Link to post
Share on other sites
On 3/19/2021 at 4:13 PM, XENITH said:

Okay, Great Adventure might have actually done something pretty genius.

 

When I first saw the siding choice for the maintenance barn in today's update, I was pretty skeptical. I was hoping the park would've done something a bit more rustic looking instead of going for a modern, industrial chrome look. I began looking up images online of the station of Mr. Freeze Reverse Blast at Six Flags Over Texas and how the oxidizing on the station actually looked really cool. Oxidation is the process by which metal rusts due to the presence of water or moisture in the air, which gives some metal a more brown appearance over time as these instances accumulate. I began doing further research and I have come to three conclusions as to what may happen with JDC's storage shed over time. Below is a photo of JDC's storage shed right now for reference.

 

Image

 

Possibility 1: LITTLE TO NO CHANGE - it is possible that the park may have ordered oxidation-proof corrugated sheet wall, which would indicate that the metal has been treated to be weather-resistant and avoid rusting. This would hopefully preserve the sleek, chrome look of the shed for a few months or years before the luster of the metal begins to wear off and the shed has a more matte look. The final appearance of the structure would likely resemble that of Green Lantern.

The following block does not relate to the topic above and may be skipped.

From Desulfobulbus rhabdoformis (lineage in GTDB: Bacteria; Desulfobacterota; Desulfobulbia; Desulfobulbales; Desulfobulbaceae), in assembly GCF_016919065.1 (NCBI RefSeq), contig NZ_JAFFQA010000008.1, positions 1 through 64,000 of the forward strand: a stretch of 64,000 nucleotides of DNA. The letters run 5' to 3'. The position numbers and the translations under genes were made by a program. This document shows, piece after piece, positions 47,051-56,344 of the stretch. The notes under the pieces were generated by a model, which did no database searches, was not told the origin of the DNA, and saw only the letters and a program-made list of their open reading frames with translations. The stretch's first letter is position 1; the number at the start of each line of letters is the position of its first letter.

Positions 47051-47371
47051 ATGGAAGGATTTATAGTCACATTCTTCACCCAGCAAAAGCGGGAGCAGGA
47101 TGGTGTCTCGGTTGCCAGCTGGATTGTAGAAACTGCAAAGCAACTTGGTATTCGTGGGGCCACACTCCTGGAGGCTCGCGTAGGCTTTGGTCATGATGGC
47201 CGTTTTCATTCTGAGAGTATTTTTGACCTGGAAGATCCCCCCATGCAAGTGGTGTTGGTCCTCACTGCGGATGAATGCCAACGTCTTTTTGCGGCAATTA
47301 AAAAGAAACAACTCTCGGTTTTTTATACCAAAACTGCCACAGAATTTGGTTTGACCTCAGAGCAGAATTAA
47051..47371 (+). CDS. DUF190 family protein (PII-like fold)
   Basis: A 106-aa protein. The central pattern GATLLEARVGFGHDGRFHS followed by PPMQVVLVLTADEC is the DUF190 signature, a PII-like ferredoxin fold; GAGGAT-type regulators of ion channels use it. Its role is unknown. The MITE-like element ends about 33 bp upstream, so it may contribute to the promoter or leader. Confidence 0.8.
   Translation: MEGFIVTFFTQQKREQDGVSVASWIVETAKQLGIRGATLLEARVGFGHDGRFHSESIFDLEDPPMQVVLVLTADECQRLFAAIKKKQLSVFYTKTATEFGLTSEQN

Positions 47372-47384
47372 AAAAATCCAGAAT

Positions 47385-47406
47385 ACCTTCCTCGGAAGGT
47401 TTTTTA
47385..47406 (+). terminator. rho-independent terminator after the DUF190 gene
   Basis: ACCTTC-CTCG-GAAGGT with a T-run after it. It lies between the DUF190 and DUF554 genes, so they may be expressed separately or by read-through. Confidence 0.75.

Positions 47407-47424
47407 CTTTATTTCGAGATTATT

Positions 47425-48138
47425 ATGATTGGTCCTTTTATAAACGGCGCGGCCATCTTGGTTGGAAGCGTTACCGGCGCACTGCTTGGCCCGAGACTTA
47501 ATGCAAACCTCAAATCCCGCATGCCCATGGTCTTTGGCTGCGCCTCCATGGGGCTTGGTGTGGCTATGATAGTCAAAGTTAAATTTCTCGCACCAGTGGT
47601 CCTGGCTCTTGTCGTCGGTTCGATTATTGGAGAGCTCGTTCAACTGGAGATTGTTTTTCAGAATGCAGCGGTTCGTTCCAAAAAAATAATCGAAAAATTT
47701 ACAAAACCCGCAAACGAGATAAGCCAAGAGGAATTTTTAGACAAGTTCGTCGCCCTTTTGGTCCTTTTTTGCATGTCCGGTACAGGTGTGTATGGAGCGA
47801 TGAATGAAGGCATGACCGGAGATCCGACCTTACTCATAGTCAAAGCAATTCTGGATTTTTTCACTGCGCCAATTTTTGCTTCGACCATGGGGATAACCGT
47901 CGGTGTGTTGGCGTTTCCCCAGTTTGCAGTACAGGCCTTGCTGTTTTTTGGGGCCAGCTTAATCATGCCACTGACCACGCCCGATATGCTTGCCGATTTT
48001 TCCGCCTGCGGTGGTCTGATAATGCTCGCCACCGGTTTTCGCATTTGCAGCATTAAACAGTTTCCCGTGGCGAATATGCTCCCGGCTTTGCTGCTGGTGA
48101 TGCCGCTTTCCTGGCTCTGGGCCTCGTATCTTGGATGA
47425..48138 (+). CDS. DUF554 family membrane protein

Six Flags Great Adventure Roller Coaster Designs

 

Possibility 2: Slight oxidation - If fully weatherproof corrugated sheet wall is not what we are dealing with here (meaning it has either been slightly treated for oxidation or not treated at all), the wall is almost bound to be subject to oxidation, where it will develop a more rusted looking appearance over time as a result of exposure to the elements; specifically, rain and humidity. Thus, it would lose the more chrome and luster appearance it has now upon installation. The appearance of the station would be most comparable to the photo below, though probably not as extreme. I would compare the appearance most to Nitro's station, or, with more oxidation, the station of Mr. Freeze Reverse Blast at Six Flags Over Texas. It could also be compared to what Twisted Timbers' station currently looks like over at Kings Dominion

istockphoto-954130746-612x612.jpg.12031222407dd0cf7cb4f46e3c9c4053.jpg

 

Per this graphic, the wall would most likely develop an appearance similar to "Weathered 1 Week" or "Weathered 2 Weeks" in a more extreme case.

 

a606-weathering-stages_b.thumb.jpg.5d6097cddb90ad14d68f726530cd7fd1.jpg

Possibility 3: Full oxidation (I am hoping this one happens) - If the sheet wall has not been treated at all and will naturally weather, the building will likely develop a similar appearance to "Weathered" on the graphic above. If this is true, the building will probably look most similar to the original concept art for Twisted Timbers at Kings Dominion. Personally, I think this would look incredible with the ride's color scheme. If I can, I will try to photoshop some concept images later to simulate each scenario. 

Kings Dominion To Re-Open In 2020 For Taste of The Season Holiday Event –  Coaster Nation

Twisted Timbers opens at Virginia's Kings Dominion